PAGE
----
"I think COVID was really a spark for us in the infectious disease space," said Catherine Sanders, VP of research and business development. The company received US Food and Drug Administration Emergency Use Authorization for a COVID T-cell response test called T-Map COVID in 2020.
Previously, the firm had focused more on hematology, oncology, autoimmunity, and transplantation, but the drive to adapt its technology in response to the pandemic shifted priorities toward infectious disease applications, including immune responses to vaccines and therapeutics.
Because the T-Map technology can be used to identify specific T-cell receptors, such as those raised against viruses or bacteria, and to differentiate immune responses to viral peptides from responses to vaccine vector components, Adaptive aims to explore applications in vaccine and immunotherapy development.
"We're leveraging [T-Map] data with pharma partners for target discovery efforts so we can identify more robust peptides that elicit a stronger T-cell response, which allows pharma companies to really home in on the peptides or antigens that should be included in a vaccine," Sanders said.
The firm also plans to extend the utility of T-Map COVID to identifying individuals at risk of infection post-vaccination.
"Essentially, we're looking at the key features specific to COVID-19 and looking for expansion of those [T cells] post-vaccine to see if then we can create a threshold that would identify any individuals still at risk of developing COVID-19," Sanders said.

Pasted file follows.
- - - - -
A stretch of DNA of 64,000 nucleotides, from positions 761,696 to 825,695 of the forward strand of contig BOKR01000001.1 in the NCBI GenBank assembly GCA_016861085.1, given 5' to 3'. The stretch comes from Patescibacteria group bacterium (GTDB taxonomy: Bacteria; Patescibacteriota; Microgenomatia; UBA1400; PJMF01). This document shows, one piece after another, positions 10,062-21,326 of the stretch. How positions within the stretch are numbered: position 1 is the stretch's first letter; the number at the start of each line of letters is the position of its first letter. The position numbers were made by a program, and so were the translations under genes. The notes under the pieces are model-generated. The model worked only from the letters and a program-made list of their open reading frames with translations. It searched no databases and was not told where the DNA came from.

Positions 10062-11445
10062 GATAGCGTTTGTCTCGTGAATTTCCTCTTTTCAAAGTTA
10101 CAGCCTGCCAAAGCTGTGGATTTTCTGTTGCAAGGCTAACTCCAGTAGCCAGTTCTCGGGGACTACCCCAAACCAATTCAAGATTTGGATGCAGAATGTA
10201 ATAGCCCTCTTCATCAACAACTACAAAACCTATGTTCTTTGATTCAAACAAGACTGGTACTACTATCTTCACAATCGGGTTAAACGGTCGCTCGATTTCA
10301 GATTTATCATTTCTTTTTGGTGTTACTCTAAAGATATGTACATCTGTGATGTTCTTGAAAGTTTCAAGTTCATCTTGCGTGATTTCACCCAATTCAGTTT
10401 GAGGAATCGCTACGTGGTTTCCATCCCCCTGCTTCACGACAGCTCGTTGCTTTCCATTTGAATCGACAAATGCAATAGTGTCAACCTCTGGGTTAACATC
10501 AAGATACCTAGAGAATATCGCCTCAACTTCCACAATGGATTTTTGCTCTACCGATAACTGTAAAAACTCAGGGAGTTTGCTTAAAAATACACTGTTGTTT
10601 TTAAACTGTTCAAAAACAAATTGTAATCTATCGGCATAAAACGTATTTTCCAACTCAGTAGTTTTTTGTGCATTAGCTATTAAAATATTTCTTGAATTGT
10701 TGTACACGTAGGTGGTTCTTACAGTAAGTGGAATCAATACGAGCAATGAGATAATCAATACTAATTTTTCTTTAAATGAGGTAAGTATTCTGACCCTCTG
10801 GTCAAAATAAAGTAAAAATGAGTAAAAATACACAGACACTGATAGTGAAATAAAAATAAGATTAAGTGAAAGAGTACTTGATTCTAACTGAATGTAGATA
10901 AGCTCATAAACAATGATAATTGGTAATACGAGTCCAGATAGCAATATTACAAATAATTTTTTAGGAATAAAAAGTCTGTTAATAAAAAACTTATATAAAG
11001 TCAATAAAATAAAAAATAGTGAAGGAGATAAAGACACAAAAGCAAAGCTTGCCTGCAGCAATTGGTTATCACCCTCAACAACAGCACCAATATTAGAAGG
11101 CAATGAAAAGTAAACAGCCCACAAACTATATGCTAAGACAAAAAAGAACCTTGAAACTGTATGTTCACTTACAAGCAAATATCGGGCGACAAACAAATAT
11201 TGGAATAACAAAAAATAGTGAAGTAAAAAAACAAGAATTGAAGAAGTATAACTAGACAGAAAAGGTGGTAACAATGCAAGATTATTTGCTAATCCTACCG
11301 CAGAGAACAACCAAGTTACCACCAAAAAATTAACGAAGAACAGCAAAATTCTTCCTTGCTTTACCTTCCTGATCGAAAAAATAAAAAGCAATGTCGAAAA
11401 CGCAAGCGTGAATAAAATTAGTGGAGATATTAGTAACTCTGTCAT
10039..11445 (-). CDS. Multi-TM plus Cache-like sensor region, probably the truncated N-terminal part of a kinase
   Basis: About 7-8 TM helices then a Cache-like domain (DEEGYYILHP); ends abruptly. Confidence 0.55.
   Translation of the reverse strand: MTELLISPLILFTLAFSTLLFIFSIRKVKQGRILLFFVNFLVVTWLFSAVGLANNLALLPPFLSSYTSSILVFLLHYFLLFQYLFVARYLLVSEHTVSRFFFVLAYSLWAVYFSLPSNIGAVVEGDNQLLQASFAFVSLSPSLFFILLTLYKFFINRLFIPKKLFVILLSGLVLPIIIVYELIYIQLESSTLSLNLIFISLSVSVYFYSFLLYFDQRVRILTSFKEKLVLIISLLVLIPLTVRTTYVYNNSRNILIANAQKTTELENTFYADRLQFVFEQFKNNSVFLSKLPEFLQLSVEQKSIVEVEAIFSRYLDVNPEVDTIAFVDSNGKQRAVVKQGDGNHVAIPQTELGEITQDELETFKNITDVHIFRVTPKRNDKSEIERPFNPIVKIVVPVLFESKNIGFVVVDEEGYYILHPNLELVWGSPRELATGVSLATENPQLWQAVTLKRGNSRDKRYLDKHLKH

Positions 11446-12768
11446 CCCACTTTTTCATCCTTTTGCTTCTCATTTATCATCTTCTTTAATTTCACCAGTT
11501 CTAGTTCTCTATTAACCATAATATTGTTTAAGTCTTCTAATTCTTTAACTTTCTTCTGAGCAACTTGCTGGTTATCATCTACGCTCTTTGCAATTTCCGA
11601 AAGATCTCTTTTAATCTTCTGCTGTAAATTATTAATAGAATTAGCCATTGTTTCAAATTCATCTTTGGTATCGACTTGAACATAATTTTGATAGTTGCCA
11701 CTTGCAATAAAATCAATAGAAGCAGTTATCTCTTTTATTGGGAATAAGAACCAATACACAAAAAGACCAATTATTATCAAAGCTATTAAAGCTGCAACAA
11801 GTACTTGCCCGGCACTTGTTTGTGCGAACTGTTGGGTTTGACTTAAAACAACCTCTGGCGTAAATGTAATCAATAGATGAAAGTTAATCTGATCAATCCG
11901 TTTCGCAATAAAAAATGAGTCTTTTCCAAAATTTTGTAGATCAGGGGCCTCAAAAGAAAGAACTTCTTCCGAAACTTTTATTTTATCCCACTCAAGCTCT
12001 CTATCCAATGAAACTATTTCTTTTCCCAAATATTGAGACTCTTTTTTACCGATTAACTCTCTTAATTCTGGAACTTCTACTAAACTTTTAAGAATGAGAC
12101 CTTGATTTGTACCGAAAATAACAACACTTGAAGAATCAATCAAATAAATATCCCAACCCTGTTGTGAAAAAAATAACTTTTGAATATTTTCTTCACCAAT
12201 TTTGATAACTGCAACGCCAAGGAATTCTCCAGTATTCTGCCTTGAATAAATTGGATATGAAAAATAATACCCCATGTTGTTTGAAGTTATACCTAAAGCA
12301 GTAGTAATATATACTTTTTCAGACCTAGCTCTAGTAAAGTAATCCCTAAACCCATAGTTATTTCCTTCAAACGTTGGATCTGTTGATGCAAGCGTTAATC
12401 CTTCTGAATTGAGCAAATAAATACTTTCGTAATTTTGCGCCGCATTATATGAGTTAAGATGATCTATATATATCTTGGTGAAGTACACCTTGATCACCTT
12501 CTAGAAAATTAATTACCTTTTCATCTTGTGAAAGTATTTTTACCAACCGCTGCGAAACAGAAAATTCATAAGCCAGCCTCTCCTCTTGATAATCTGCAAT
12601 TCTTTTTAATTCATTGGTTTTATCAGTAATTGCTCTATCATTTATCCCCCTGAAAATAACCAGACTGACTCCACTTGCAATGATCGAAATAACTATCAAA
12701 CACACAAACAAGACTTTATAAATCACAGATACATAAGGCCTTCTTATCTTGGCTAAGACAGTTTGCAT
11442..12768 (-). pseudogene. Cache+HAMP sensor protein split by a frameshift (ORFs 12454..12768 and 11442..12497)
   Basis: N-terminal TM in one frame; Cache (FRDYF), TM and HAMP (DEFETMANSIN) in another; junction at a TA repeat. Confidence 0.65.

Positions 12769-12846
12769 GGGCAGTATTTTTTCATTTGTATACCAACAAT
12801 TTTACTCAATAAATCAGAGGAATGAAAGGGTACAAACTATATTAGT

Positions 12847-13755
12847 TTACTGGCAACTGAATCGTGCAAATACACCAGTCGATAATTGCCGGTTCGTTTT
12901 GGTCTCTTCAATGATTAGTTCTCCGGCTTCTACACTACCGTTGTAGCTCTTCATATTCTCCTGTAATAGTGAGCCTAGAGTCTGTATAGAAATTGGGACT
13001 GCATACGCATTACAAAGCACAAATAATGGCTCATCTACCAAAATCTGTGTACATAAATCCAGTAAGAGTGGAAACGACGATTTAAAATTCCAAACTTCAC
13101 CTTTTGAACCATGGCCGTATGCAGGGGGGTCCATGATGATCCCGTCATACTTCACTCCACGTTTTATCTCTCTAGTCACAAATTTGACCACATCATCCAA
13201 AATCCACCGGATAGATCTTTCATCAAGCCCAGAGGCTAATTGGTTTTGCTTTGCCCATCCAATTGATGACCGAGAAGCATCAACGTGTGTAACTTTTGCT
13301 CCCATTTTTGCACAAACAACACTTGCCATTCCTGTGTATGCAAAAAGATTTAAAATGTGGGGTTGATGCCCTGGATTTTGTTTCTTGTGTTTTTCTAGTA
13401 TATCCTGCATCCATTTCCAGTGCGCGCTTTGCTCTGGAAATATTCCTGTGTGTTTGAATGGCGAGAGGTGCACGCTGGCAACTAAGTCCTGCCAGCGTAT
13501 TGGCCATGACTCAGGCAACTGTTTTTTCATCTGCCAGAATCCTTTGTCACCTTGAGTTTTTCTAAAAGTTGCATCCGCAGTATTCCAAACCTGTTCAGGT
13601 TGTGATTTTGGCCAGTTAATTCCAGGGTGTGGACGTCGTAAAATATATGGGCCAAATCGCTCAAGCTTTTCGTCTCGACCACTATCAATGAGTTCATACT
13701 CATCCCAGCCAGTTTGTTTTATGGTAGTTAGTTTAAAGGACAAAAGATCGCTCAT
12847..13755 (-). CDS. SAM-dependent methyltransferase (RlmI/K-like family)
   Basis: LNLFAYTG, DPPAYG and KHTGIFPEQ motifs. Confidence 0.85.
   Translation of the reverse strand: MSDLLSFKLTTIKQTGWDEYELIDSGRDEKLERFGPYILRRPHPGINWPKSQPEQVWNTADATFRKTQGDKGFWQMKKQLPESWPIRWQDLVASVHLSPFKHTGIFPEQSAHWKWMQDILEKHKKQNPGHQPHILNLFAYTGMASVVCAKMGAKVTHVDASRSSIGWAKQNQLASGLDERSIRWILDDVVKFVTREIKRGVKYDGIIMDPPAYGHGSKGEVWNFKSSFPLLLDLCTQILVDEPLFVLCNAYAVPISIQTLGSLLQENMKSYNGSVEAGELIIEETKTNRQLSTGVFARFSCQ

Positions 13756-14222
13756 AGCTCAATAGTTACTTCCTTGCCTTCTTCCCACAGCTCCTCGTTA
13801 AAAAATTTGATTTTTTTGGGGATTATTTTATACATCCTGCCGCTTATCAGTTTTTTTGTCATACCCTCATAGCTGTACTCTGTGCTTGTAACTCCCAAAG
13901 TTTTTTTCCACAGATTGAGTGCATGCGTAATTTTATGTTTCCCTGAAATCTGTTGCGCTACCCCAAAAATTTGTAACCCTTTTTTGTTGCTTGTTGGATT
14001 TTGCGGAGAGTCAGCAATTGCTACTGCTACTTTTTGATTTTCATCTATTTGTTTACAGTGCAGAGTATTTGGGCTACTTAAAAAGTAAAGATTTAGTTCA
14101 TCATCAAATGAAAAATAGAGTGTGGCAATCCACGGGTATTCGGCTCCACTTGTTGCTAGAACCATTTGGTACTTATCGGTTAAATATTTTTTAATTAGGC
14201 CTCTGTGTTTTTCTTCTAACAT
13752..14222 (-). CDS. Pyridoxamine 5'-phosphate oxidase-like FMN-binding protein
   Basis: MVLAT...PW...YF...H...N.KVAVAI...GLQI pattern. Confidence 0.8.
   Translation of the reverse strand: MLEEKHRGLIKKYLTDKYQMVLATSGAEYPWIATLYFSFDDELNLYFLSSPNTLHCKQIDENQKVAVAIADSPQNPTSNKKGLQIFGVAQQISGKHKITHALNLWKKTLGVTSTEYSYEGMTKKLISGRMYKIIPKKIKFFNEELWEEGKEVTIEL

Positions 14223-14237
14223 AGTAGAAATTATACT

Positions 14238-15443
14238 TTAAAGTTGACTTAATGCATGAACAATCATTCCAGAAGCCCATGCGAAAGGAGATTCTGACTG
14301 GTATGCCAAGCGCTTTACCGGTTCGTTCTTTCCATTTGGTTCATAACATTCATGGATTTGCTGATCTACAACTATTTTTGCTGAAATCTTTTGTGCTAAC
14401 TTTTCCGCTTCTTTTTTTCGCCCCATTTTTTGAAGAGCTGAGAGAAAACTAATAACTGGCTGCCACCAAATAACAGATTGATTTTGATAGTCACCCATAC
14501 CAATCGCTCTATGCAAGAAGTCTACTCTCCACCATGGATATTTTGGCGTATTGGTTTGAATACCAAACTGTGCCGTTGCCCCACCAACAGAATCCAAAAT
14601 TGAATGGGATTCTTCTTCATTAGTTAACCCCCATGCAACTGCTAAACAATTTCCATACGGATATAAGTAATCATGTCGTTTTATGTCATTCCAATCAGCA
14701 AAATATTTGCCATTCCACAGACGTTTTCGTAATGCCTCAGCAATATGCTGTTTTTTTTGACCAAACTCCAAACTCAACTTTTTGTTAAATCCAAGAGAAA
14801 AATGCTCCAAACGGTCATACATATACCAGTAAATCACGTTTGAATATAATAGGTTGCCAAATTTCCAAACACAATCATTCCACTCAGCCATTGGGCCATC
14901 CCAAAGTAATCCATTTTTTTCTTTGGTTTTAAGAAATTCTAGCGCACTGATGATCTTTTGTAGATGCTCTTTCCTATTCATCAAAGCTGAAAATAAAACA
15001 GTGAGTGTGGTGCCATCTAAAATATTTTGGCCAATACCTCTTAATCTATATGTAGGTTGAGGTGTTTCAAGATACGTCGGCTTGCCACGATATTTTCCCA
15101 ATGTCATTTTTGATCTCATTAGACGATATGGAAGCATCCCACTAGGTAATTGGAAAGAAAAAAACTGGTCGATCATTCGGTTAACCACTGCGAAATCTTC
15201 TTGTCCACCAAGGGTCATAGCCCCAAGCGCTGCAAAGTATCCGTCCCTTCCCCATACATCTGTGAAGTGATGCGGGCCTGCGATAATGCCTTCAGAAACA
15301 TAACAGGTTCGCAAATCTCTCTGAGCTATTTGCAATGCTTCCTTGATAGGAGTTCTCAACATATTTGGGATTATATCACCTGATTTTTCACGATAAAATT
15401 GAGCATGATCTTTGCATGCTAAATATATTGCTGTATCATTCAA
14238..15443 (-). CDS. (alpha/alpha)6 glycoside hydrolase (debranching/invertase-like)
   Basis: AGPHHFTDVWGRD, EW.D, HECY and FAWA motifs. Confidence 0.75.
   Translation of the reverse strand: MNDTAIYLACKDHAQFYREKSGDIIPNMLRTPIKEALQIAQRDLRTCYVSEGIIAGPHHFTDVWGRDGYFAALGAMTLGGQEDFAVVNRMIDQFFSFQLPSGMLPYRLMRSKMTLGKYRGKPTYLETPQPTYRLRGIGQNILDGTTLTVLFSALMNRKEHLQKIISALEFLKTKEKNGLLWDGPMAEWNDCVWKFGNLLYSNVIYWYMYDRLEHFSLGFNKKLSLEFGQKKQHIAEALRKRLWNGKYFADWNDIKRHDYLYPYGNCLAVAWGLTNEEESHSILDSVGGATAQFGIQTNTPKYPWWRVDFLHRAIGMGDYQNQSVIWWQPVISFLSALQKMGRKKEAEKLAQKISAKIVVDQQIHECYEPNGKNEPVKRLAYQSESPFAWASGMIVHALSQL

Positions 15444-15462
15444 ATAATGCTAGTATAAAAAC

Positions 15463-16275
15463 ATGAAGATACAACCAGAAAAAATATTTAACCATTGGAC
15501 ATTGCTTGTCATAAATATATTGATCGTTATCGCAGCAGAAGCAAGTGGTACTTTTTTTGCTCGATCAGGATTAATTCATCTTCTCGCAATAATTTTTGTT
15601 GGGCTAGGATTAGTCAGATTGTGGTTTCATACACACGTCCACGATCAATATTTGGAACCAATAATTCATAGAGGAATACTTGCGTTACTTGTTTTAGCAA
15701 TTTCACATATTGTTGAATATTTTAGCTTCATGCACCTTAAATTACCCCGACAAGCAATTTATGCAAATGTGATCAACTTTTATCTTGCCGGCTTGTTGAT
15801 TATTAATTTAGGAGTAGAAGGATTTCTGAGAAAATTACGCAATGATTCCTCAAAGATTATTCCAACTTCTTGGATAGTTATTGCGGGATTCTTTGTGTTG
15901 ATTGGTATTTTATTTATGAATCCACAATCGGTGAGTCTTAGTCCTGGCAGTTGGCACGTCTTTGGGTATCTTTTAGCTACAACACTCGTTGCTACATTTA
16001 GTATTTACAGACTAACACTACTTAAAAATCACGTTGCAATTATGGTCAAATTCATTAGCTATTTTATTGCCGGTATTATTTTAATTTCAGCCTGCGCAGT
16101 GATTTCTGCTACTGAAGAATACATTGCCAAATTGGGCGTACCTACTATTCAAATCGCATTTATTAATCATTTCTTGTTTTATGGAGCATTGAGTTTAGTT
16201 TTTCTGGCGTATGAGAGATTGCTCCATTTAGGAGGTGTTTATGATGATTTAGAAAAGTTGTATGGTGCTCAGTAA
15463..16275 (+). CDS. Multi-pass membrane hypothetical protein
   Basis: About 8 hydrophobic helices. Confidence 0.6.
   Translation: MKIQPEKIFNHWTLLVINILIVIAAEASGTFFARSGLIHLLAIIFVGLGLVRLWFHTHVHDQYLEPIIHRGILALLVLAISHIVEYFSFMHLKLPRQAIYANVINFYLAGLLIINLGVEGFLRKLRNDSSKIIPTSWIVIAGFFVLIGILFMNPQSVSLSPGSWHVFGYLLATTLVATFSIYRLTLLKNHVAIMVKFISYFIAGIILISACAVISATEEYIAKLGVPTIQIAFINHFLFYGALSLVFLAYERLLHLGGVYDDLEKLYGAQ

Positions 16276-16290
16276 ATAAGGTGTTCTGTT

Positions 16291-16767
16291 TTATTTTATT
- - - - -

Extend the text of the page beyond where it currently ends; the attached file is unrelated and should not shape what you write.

Benzeno added that the company hopes to have data available for this effort in the fall of this year.
Adaptive currently collaborates with Nykode in one SARS-CoV-2 vaccine trial and is submitting a publication for peer review as part of a collaboration with another unnamed vaccine developer.
Although Adaptive intends to commercialize all T-Detect assays as lab-developed tests, Benzeno said that the company is "opportunistically" open to seeking full FDA approval, based on partner goals.
"If one of our pharma partners is interested in one of the indications being fully validated and available through an FDA path," Benzeno said, "we're certainly open to considering that."
Dan Brennan, an analyst with Cowen, commented that Adaptive's strategy of forging numerous partnerships to explore and develop T-Map indications represents a methodical process geared toward long-term payouts. Nonetheless, he suggested that the company could be more transparent about some aspects of these partnerships.
"They disclose the number of companies they are working with and give some color on the aggregate opportunity on milestones," but, he noted, "they haven't gone a level deeper where they would discuss within that, where are these pharma customers, what clinical stage are they at?"
This level of granularity, he said, could help investors better think through when milestones might be achieved and what the impacts are of moving through clinical trial phases.
Within the firm's minimal residual disease detection business for cancer diagnostics and monitoring, it sees continued opportunities within that space, with recent advances related to myeloma, chronic lymphocytic leukemia, and acute lymphocytic leukemia.
"The next big market opportunity for us," Benzeno said, "is [non-Hodgkin's lymphoma], so we're making investments there."
The company is currently working to develop an MRD test for NHL, using circulating tumor DNA, which it plans to launch later this year in its CLIA laboratory, as announced in a Q1 investor call.